We were told that half an hour of the film is still missing, but I suspect that it may not have helped.  The extremely disjointed narrative is presented without subtitles and takes place in a mental institution where . . . something is happening.  There’s a janitor who seems to be privately overseeing a women that we think is his wife.  He seems to be trying to engineer her escape and there are a lot of flashbacks to earlier times – I think.  The film is a jumble of images, many of which don’t seem to have purpose or meaning.  Trying to find a settlement for the film in my mind, I can say that I thought of films as varied as 2001: A Space OdysseyThe Cabinet of Dr. Caligari and even Martin Scorsese’s Shutter Island.  By comparison, however, those films were practically leading you by the hand.

Let’s put it this way, it was a relief after the film that the panel of experts was just as buffaloed by this movie as the people in the audience.  It was entertaining, during the Q&A that the audience and the experts were trying to work out what they had just seen.

Anyway, after a long break came the one film of the day that I can say that I really enjoyed, American Splendor, the hugely entertaining 2003 meta-lark that proposes to inside the life and times of one Harvey Pekar, the acerbic comic book writer who took the misery of his day to day existence working as a file clerk in Cleveland and turning it into food for the masses (with the help of Robert Crumb’s illustrations).  The story is largely told by Pekar himself seated on a piece-meal set that looks like avantgard theater, but the story he is relaying takes place in a real space where Pekar is played in a wonderful performance by Paul Giamatti, backed up by an equally good performance by Hope Davis as his wife Joyce.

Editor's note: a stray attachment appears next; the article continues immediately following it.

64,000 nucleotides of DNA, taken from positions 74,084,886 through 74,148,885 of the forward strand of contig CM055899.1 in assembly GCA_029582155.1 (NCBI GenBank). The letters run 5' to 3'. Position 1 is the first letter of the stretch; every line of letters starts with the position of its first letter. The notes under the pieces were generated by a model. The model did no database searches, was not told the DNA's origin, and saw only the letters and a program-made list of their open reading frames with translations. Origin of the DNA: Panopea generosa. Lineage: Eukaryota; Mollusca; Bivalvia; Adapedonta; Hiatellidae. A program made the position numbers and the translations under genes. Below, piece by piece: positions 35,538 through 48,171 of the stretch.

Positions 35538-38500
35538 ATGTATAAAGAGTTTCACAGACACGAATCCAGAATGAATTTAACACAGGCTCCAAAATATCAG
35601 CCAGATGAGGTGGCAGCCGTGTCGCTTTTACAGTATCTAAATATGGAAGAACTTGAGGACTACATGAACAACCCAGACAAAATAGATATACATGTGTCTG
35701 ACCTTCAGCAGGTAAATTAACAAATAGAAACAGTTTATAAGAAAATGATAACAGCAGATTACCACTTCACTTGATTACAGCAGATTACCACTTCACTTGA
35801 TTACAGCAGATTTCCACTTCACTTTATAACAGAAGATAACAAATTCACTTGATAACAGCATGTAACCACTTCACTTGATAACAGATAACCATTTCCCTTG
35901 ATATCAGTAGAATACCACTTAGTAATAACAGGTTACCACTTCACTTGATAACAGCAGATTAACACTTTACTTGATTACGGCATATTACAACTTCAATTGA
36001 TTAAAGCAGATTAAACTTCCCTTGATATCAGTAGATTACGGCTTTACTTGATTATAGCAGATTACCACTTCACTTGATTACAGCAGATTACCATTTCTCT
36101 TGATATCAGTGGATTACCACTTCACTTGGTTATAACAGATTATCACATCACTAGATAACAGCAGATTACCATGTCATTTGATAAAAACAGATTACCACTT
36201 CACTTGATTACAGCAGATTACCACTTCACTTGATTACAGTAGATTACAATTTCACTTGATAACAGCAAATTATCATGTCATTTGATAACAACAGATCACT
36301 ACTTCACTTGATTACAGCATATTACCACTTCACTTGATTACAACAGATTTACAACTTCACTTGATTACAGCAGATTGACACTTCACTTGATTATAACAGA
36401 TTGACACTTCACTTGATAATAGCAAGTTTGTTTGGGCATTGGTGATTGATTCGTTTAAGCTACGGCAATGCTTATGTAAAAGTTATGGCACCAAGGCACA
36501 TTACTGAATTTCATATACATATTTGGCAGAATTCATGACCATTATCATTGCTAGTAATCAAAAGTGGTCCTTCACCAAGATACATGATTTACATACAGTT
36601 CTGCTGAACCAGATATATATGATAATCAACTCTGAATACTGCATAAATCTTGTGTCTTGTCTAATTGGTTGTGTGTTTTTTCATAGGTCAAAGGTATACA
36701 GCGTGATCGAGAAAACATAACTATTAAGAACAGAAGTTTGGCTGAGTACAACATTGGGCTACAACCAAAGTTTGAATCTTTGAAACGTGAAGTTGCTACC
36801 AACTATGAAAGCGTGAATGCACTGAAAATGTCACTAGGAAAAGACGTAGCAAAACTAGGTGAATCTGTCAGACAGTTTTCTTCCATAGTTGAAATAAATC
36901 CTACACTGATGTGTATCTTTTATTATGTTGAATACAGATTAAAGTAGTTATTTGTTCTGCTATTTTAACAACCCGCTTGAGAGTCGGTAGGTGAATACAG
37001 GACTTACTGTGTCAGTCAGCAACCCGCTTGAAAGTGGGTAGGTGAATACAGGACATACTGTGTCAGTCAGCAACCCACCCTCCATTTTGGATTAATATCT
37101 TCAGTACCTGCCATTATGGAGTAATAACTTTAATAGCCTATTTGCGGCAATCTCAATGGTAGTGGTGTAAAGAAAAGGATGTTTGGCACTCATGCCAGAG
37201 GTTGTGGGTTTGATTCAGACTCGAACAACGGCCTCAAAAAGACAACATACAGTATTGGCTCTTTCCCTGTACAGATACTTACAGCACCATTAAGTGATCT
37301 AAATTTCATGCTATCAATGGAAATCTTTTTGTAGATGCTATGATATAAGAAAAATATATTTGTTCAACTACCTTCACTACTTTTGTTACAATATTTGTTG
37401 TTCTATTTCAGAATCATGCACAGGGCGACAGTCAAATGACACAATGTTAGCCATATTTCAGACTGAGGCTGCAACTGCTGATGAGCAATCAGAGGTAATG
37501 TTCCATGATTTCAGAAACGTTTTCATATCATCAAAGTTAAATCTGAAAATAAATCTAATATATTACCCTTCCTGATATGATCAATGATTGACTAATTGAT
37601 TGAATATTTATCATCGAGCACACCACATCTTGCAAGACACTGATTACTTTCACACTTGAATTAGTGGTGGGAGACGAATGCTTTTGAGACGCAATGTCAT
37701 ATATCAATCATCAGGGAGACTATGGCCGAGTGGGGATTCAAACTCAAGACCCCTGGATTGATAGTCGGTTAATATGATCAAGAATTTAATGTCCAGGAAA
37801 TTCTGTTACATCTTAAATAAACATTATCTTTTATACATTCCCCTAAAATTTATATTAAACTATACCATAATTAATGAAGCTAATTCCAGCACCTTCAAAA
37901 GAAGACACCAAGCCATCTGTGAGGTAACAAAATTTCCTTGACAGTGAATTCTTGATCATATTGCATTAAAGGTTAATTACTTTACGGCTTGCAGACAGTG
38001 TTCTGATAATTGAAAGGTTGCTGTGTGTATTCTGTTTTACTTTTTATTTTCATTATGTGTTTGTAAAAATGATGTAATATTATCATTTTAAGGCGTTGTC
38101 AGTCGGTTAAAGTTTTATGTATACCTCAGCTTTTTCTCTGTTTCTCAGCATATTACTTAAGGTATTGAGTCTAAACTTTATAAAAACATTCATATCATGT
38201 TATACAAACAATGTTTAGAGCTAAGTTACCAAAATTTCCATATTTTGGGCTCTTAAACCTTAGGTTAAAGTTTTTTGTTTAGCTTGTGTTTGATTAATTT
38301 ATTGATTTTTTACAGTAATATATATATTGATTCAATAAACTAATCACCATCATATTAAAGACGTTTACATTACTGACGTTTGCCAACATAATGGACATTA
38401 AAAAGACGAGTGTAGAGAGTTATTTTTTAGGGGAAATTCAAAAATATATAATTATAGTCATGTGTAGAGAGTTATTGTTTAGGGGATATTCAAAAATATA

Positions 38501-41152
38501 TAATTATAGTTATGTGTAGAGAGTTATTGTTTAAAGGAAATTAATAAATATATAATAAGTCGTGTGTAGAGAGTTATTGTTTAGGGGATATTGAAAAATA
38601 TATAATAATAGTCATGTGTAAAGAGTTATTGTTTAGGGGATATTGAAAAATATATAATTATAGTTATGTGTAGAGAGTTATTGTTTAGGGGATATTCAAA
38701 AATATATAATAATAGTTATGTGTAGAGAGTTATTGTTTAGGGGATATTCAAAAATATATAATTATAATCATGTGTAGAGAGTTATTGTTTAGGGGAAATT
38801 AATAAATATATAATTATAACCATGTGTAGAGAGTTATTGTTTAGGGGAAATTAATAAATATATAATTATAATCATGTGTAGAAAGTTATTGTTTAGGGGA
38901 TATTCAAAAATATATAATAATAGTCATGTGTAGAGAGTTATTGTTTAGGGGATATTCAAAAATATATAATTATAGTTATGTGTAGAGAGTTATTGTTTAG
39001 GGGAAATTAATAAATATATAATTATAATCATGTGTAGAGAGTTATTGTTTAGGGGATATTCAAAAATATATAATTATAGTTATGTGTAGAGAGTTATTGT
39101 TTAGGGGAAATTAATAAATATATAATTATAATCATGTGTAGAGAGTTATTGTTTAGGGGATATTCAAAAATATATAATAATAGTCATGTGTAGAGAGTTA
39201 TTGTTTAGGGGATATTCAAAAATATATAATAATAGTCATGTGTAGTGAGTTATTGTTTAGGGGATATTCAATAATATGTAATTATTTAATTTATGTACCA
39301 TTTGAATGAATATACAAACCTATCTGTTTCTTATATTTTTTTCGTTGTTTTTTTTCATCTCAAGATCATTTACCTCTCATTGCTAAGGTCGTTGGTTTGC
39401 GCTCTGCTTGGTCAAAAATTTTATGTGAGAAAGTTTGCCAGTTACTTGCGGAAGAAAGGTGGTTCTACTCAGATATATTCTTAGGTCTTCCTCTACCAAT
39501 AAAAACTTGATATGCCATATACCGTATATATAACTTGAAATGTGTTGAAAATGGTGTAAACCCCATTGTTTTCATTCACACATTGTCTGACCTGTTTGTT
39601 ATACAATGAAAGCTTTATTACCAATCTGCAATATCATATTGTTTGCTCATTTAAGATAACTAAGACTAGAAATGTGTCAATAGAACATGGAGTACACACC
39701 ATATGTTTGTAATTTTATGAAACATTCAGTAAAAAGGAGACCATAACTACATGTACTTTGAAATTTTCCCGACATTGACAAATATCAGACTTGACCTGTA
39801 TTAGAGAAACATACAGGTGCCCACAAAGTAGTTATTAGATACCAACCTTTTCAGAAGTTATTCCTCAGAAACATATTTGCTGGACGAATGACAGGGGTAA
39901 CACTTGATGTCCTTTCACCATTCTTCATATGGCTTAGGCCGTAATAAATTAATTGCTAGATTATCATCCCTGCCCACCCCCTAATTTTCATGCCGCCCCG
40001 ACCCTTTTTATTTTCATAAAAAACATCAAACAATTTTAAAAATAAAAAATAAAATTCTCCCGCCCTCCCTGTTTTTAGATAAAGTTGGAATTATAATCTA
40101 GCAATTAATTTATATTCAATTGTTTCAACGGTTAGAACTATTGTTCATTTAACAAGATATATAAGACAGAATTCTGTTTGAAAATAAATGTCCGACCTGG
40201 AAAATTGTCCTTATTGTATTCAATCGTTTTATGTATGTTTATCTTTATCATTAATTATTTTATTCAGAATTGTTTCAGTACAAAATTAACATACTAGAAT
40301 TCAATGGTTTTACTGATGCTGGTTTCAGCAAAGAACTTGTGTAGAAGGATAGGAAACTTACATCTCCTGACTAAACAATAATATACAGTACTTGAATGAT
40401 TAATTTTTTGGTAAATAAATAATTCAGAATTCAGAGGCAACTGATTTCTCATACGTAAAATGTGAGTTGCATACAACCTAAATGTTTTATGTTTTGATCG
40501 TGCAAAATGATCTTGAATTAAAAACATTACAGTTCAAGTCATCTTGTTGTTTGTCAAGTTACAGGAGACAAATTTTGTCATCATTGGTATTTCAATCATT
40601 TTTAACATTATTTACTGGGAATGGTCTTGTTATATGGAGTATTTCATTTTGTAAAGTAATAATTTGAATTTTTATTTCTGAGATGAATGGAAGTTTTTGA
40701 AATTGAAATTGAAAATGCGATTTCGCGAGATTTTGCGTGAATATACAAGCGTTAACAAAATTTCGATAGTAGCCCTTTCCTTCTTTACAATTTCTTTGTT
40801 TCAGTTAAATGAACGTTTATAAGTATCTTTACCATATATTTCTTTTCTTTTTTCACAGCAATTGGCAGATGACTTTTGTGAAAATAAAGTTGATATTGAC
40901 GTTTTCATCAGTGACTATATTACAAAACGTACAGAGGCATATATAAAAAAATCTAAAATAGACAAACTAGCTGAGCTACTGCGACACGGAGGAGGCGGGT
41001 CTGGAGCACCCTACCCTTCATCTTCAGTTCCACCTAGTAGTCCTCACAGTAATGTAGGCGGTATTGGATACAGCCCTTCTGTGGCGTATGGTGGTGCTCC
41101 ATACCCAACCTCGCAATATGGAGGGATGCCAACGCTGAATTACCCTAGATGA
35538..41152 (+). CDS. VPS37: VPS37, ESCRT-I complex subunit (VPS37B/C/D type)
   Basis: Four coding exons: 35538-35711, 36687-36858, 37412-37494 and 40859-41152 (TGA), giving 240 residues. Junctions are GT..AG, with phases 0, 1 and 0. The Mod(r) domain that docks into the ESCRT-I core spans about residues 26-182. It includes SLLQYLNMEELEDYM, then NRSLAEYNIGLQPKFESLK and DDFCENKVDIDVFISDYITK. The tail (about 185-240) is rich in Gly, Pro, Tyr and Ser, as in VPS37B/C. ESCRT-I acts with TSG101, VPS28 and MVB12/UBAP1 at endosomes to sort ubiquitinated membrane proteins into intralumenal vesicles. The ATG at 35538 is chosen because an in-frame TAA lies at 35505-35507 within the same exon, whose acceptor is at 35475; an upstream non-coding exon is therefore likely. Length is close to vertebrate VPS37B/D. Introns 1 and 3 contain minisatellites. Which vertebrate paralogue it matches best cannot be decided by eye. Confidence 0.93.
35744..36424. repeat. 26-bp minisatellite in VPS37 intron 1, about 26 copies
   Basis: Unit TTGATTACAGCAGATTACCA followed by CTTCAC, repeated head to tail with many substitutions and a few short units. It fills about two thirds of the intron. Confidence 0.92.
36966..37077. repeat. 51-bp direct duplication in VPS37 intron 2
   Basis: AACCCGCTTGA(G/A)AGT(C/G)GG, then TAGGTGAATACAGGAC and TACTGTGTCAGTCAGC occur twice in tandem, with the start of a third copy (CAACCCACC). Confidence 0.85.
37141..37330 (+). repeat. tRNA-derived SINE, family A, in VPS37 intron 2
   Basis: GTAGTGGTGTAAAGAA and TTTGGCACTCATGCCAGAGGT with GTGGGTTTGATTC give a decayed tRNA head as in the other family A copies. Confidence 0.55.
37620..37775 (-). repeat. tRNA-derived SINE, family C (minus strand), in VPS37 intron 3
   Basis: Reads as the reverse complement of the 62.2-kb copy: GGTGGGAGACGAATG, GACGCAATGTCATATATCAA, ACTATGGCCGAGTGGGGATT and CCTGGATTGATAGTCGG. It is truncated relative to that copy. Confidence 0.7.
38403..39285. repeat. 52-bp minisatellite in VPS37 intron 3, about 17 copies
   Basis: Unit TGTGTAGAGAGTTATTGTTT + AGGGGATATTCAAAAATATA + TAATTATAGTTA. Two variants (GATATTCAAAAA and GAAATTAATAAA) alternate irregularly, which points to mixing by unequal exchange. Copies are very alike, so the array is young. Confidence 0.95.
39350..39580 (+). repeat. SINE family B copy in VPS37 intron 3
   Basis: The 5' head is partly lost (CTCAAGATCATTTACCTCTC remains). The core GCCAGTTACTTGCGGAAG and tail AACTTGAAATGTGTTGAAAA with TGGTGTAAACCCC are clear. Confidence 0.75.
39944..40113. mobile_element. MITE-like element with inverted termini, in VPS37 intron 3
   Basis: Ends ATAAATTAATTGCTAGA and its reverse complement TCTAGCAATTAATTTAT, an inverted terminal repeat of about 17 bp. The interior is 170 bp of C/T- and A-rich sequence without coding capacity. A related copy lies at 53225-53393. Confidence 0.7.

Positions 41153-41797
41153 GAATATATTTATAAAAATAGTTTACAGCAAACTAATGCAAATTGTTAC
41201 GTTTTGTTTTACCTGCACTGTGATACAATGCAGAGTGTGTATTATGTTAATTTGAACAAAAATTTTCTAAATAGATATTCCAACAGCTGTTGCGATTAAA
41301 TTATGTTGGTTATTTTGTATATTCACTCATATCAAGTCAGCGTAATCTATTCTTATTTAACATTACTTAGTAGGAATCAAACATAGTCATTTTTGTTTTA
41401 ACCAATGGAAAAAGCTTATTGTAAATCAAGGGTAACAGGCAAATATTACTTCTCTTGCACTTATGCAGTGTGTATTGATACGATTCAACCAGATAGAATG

I will admit, I had never seen the film before, and I wasn’t sure what to expect – given the sarcasm I though maybe I was in for a Cleveland-based version of Curb Your Enthusiasm.  But it’s not.  While Pekar does come off as a lowly, cynical schlub, Giamatti does not turn him into a screaming monster.  He’s an ordinary guy, sometimes an unlovable guy, who just happened to get lucky with is illustrated confessionals-turned-phenomenon.

After the movie, the panel included directors Shari Springer Berman and Robert Pulcini, producer Ted Hope, rogerebert.com critic Nick Allen and moderator Leonard Maltin.  They recalled that they were not exactly given an enviable task: take piles of Pekar’s comics and some tapes of his legendary appearences on “Late Night with David Letterman” and turn it into a pliable screenplay.  Then came a bizarre odyssey in which they were called to Cleveland where Pekar put them up in a hotel next to the very same hospital where Cole Porter apparently wrote “Night and Day.”  This could make a movie on its own.

Proof of the magic of the Ebertfest audience came from rogerebert.com editor Matt Stoller Zeitz who confessed that back in ’03, he gave the film a middling review, but upon seeing it again his response was much more positive.  It would be hard not to be.  When the Ebertfest audience is happy, it’s hard not to be happy yourself especially with such a strange and original film as this.

About the Author:

Jerry Roberts is a film critic and operator of two websites, Armchair Cinema and Armchair Oscars.